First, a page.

Prasat Ta Som located in the east of Nean Pean. The entry and exit to Ta Som can only be access from east entrance. It was built in the end of the 12th century, dedicated to the father of the king (Buddhist), replica to Bayon style of art.
Ta Som has not been restored. It is a small quiet temple and affords a delightful visit.
In the past one of the significant features of Ta Som was the growth of fig trees the faces at the entrance towers. These have been cut from the east tower but they are still visible at the west one.
Ta Som is a single tower monument on one level surrounded by three enclosing walls with entry on the east and west carved with four faces, the face on the right of the east tower (facing the temple) has a beautiful smile. The entry towers are in the shape of a cross with a small room on each side connecting to a laterite wall.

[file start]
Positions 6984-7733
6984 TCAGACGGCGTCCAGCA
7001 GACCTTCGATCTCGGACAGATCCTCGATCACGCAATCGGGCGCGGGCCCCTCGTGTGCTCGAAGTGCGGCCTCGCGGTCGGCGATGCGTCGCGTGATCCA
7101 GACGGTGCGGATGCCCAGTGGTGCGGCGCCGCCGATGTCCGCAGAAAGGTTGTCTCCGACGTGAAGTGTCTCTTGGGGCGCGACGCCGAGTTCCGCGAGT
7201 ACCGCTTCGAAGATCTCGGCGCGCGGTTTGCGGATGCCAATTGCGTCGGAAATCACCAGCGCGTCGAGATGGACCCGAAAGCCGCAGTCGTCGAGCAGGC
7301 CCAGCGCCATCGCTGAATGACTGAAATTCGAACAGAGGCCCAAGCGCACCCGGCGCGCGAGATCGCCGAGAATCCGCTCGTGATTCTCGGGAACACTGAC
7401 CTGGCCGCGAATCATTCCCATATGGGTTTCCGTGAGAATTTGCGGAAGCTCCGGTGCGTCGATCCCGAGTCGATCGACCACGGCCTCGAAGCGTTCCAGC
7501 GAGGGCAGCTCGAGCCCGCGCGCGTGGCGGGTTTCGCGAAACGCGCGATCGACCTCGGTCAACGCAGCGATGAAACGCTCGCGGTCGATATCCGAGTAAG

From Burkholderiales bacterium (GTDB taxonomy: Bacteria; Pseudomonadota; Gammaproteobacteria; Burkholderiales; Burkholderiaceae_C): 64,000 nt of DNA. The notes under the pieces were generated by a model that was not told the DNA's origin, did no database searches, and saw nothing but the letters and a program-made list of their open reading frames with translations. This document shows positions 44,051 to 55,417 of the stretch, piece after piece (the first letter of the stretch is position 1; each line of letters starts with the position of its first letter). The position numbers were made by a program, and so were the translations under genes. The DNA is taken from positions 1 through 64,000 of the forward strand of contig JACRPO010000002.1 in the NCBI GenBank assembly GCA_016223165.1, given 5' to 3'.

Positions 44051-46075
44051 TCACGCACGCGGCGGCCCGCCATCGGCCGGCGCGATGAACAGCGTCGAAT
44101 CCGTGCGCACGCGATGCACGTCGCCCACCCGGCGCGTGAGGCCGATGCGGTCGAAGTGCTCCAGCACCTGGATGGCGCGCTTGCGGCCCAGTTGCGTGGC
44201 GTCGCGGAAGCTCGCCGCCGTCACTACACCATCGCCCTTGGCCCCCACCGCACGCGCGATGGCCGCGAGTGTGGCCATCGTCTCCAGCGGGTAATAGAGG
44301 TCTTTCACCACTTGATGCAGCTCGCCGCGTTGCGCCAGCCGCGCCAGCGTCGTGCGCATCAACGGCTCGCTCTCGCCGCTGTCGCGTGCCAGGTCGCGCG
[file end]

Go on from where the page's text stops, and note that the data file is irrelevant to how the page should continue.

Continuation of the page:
Walk through the first entry tower over a causeway, which crosses a moat and is bordered with serpents and large Garudas. The wall of the second enclosure is in laterite with a sandstone entry tower in the shape of a cross on the east and west sides. The entry towers have windows with balusters on the exterior and proceeded by a porch with pillars.
The next enclosure comprises a laterite and sandstone gallery with corner pavilions, which have molded false doors. Amongst the crumbled heaps of stones in the courtyard are two libraries opening to the west.
The main tower is in the shape of a cross with four porches. To see the Central Sanctuary, courtyard and libraries, climb through the opening on the north side.